Liverpool Centre for Advanced Policing Studies projects
Academics from the Liverpool Centre for Advanced Policing Studies are working on a number of cutting-edge projects
From crime prevention to skills gaps, the Liverpool Centre for Advanced Policing Studies (LCAPs) undertake a number of projects that relate to their research agenda. In addition to the Police Knowledge Fund, academics from LCAPS are undertaking the following projects.
Evidence-based practice in public protection and crime prevention
The College of Policing are at the forefront of efforts to embed evidence-based thinking in policing practice development in England and Wales. Together with HEFCE (Higher Education Funding Council for England) and the Home Office, the College – through The Police Knowledge Fund – are supporting 15 projects to stimulate innovative working practice between police professionals and academic institutions. Our Merseyside-based project, one of those being supported, brings together LJMU, Merseyside Police and the Police and Crime Commissioner for Merseyside.
As a multi-disciplinary project team comprising of seconded police officers and research-active University staff we work collaboratively to deliver postgraduate research training and supervision to police officers/staff and manage practice-based research. Our activities facilitate knowledge transfer and implementation through developing mechanisms to commission and evaluate research evidence. We work to develop the research skills of each of the 70 police officers/staff we have engaged and support them in producing research outputs capable of contributing to policy development within the following priority areas: child exploitation, crime prevention, hate crime, and cyber-crime. To date, student projects have supported the development of evidence-based practice in respect of police-led missing from home debriefing interviews and the enhanced targeting and management of domestic violence perpetrators. Other projects have explored police engagement strategies with a range of vulnerable groups including young people in police custody, sex workers, criminally exploited children, and victims of disability hate crime.
Port and maritime security
Leading a highly specialised area of research, Dr Yarin Eski’s work on port and maritime security has brought forward several publications, including his Policing, Port Security and Crime Control: an Ethnography of the Port Securityscape (2016 Routledge).
Yarin explores the everyday occupational life of frontline police and security staff who work in two of the biggest and highly secured European ports, Rotterdam and Hamburg, by offering a bottom-up insight into the locally closed-off yet internationally connected border zones of the port. This project has been made possible by the British Economic and Social Research Council (ESRC), the Dutch Prince Bernhard Culture Fund and Dr Hendrik Muller Foundation. Currently, his projects include writing the biography of a legal arms trader and developing existential understandings of genocidal intent and genocide survivorship.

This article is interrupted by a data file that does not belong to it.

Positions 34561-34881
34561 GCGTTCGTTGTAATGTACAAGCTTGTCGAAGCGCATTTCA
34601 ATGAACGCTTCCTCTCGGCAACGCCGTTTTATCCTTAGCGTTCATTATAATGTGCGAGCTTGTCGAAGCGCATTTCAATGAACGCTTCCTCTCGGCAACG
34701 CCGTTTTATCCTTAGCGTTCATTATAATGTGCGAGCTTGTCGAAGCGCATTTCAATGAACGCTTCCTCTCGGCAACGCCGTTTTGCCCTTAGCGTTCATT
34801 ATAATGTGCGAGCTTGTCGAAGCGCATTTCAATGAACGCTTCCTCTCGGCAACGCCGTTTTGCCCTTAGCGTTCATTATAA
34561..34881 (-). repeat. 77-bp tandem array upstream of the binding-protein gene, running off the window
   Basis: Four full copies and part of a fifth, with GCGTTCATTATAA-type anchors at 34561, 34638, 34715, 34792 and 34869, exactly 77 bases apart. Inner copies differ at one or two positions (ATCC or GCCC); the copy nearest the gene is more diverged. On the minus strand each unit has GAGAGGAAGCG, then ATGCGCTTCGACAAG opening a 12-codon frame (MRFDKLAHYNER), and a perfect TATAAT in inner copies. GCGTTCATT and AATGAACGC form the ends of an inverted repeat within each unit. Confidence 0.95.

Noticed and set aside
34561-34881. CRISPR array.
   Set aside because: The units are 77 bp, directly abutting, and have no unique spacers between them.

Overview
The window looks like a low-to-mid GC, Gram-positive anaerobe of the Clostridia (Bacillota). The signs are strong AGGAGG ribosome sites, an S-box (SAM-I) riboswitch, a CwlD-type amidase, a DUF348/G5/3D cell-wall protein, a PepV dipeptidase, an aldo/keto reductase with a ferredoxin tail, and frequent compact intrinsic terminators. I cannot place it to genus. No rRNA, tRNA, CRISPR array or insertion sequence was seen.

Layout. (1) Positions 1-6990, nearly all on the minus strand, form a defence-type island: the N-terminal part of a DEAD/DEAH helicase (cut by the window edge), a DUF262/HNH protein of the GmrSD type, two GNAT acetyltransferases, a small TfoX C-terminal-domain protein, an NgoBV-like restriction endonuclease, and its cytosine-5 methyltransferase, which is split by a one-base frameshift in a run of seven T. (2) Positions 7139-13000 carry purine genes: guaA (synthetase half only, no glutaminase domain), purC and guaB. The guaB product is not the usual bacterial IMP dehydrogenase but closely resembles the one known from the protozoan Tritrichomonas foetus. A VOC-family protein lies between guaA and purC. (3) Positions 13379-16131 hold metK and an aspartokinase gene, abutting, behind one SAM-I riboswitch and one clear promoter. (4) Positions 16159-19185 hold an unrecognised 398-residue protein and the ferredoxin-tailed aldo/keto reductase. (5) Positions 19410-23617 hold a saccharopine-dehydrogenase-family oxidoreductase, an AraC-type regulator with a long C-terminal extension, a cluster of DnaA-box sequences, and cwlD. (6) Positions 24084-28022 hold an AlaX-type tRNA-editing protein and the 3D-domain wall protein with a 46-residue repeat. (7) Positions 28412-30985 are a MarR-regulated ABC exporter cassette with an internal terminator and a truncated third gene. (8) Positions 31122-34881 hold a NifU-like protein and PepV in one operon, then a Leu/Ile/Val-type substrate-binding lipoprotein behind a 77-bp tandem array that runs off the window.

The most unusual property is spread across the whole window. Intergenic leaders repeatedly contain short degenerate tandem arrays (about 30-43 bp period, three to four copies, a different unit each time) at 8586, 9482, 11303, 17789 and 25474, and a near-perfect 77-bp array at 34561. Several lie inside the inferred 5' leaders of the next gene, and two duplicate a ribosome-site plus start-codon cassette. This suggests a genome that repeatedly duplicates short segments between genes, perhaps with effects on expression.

Quantitative and spatial analytical skills
There are a number of cultural shifts taking place within UK policing and broader human security domains for which quantitative skills are integral. The College of Policing has called for increased focus on quantitative techniques in police training. Additionally, the increased emphasis on evidence-based practice requires effective methods for deploying, appraising and monitoring policing innovations and interventions.
In 2016, Dr Adegbola Ojo secured a British Academy Skills Innovator Award for a research programme designed to respond to a critical gap in graduate and practitioner quantitative skills. Research activities have been designed to be relevant to both parties as well as up-skilling social science researchers.
A network of researchers has been established bringing together stakeholders from a range of allied human security disciplines who aim to contextualise some of the key debates on evidence-based practice in policing and broader human security; scope the possible limits and boundaries of evidence-based practice in policing; articulate the broader implications of deficiencies in the use of empirical approaches in understanding what works and what does not work; and clarify understanding of evidence-based policing in an international context. In addition to the activities of the research network, the research programme also embeds at least four ongoing research projects including: space-time configuration of insurgency and terrorism for emergency response preparedness, developing a simplified framework for evidence-based policing, understanding the spatial dimensions of journeys to crime, and social media text mining for evidence-informed decision-making.
Support for Metropolitan Police officers
This newly commissioned research project being led by Dr Helen Panter will examine how to administratively account for and support minority members within the Metropolitan Police force.
Given the paucity of recent academic works which have examined the failing of diverse communities to disclose their protected characteristics administratively, a systematic literature review is being conducted of national and international literature, practitioner and policy documents. The aim will be to identify key relevant material from other law enforcement organisations and similar public sector organisations to synthesise proposed action policies which will managerially assist the Metropolitan Police force. The project is intended to improve current reporting and documentation systems in place alongside assistance in the drafting of future force policies.